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When it comes to your data migration process, conducting a ‘small’ move to the cloud isn’t always as easy as it sounds. When factoring in cost, maintenance and skills required, you may end up orchestrating an integration that’s far too difficult to sustain.
We faced a similar issue at CloverDX. What appeared to be a simple solution on paper transformed into a fascinating trial and error exercise (with a successful ending!).
Here’s our cloud migration journey, from start to finish, including our observations, predictions and tips.
Our idea was simple: create a basic financial reporting integration using data housed in our HubSpot account. The report tracks various events in HubSpot - such as the creation of an invoice or whether we’ve closed a new deal - and notifies the financial teams through an email.
However, HubSpot couldn’t create the reports we needed. So, we had to use other tools.
Initially, we opted to create the application on-premise.
In the following illustration, you’ll see that CloverDX is the main conductor of this integration. Through HubSpot’s “webhooks”, CloverDX is called directly whenever a new event notification occurs.
From here, CloverDX computes all the data necessary, packages it up and sends it out to the relevant team members.
How did we do it?
Version one’s tactic was to:
Resources required (we’ll talk about why this is important later on…)
Overall, the integration would have been easy to build. Since everything used was pretty standard, we had the skills and hardware required.
However, it turns out maintaining this solution would be time consuming as we would own and manage every single layer of the solution – from hardware, operating system, security to the CloverDX application itself. That’s a lot that can go wrong, especially if you don’t have a large IT team operating 24/7.
For your business, the case might be the same.
The on-premise cost predictions
Some further observations
Using this ‘old school’ architecture would mean:
2/10. It would be pretty painful to manage, to say the least.
This is where the cloud strategy came into play. In cloud, you’re free to pick from “bare metal” to fully managed serverless option like the AWS lambda, APIs, etc.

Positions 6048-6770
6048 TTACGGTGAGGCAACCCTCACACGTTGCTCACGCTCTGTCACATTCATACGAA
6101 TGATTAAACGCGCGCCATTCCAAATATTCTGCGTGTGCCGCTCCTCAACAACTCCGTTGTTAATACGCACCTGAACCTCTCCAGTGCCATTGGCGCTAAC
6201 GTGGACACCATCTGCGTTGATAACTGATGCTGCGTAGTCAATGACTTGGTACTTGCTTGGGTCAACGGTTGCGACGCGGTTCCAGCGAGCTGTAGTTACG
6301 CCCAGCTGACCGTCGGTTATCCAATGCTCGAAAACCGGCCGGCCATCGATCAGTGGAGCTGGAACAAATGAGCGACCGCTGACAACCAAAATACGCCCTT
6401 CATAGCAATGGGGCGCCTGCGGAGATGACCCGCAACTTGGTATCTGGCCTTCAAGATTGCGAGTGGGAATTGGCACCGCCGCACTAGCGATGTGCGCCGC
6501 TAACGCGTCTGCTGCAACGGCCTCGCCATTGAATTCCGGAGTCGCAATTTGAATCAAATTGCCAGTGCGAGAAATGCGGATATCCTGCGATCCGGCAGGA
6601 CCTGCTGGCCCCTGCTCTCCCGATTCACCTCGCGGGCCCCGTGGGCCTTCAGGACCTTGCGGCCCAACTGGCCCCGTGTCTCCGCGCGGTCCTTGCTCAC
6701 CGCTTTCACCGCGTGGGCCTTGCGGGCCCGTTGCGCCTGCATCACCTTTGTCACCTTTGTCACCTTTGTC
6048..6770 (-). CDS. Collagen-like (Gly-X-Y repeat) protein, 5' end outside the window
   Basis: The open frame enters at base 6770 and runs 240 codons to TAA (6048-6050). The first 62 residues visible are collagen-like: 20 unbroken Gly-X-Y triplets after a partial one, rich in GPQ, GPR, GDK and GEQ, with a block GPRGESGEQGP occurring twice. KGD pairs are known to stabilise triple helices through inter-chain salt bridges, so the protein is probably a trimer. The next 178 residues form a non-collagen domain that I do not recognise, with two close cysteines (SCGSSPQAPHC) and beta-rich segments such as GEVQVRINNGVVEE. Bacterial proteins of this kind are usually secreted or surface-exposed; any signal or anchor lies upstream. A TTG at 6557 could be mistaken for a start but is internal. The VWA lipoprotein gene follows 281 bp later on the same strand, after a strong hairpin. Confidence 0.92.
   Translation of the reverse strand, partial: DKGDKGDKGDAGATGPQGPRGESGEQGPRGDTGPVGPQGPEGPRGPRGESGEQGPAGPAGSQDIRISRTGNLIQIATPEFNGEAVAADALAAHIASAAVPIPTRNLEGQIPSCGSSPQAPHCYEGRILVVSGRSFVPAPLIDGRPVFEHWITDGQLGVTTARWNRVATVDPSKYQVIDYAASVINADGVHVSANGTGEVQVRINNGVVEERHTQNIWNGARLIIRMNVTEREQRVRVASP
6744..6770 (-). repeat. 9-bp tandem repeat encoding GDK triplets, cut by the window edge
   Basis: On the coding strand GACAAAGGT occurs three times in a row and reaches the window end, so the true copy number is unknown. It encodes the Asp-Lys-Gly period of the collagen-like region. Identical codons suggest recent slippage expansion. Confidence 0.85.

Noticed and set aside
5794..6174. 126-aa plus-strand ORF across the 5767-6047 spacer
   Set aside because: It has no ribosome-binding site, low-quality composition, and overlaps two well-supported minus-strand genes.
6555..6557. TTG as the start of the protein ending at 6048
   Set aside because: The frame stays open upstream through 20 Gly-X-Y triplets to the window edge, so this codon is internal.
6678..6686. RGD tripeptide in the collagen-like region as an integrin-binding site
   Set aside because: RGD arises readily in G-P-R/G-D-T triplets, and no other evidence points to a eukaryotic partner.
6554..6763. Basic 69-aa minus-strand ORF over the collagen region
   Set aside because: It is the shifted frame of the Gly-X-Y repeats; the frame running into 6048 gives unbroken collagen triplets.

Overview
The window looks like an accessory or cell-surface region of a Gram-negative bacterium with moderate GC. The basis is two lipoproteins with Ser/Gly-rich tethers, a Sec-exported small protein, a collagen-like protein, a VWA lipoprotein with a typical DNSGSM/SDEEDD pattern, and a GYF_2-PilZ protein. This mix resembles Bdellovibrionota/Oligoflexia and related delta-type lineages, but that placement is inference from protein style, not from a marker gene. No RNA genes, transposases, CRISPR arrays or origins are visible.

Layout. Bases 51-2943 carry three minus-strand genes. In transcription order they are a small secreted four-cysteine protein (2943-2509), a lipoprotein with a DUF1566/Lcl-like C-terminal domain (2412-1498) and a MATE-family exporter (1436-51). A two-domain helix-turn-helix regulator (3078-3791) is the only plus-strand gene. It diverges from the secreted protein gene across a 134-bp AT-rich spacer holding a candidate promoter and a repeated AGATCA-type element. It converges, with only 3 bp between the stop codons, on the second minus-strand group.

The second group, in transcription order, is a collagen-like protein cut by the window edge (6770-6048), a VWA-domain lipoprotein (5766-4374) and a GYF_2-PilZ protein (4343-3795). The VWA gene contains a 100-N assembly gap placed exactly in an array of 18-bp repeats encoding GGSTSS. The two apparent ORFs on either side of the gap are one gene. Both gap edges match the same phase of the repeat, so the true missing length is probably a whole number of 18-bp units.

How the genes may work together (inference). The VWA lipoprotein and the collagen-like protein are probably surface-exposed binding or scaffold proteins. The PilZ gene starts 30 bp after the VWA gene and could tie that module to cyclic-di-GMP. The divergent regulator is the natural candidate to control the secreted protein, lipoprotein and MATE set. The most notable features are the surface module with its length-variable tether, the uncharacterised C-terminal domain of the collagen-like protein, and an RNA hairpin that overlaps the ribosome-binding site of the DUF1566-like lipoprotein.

In this version, the fundamentals of the integration remained the same, only this time we ran it in the cloud rather than our own network. We kept a firewall and enabled an API gateway to filter out any unnecessary requests. HubSpot simply calls CloverDX, which then computes the data needed to produce the reports.
Overall, the skills needed in version two stayed largely the same as version one. The only (small) difference being that Amazon would take care of the database security and maintenance, and potentially would help us with the VM as well.
The cloud cost predictions
There were some slight differences to the cost outlook.
3/10. Version two was better, but only by a small percentage.
Finally, we come to our third version that turned out to be final: serverless.
That’s when we had to radically rethink the architecture. From a simple “naïve” solution in versions one & two we had to fully embrace the building blocks of the native cloud serverless world. For your typical sysadmin that meant learning completely new things.
Although we still kept the firewall and API gateway for security purposes, we completely changed the way HubSpot consumed and sent notifications.
Instead of HubSpot directly calling the CloverDX API, we used the AWS Lambda function to validate the HubSpot API call. You don’t want to allow just anyone to use your API endpoint and you also don’t want to spend too much processing time (read, money) on doing so. The HubSpot API call would then be submitted to a waiting queue (SQS). From here, CloverDX actively pulls data from the queue on a minute schedule and then sends out the necessary reports.
The use of an intermediate SQS queue allowed us to react to differing spikes in data volume, as well as prevent any lost messages, should CloverDX become unavailable.
To make the integration easier to manage, we installed the CloverDX into an AWS Fargate instance. As you’ll see from the diagram, everything is run as a serverless service.
For the final time, here are the requirements necessary for version three:
The serverless cost predictions
Our version three, in comparison to our previous cloud migration efforts, features an entirely new programming pattern for increased robustness and scalability.
Here are some final thoughts on the integration:
That said, this integration may lock you into an Amazon-only ecosystem. Which could make migrating the application into another cloud provider’s environment pretty difficult.
7/10. Overall, version three provided us with the streamlined and scalable reporting tool we needed. The only downside, of course, being the complexity of setting up the integration and some ongoing support requirements.
We hope you’ve enjoyed reading through our data migration ‘trial and error’ process.
As you can see, we initially prioritised simplicity over practicality. As much as an on-premise (or cloud) integration would be easier to build, it would most likely put extra strain on our IT and support teams. Thankfully, our experts created a solution that satisfied the whole team and fulfilled our financial reporting vision.
Before we let you get on with your day, here are some tips for those of you eager to migrate to the cloud:
If you’re interested in know more about how to move a data-intensive process into the cloud, please don’t hesitate to get in touch.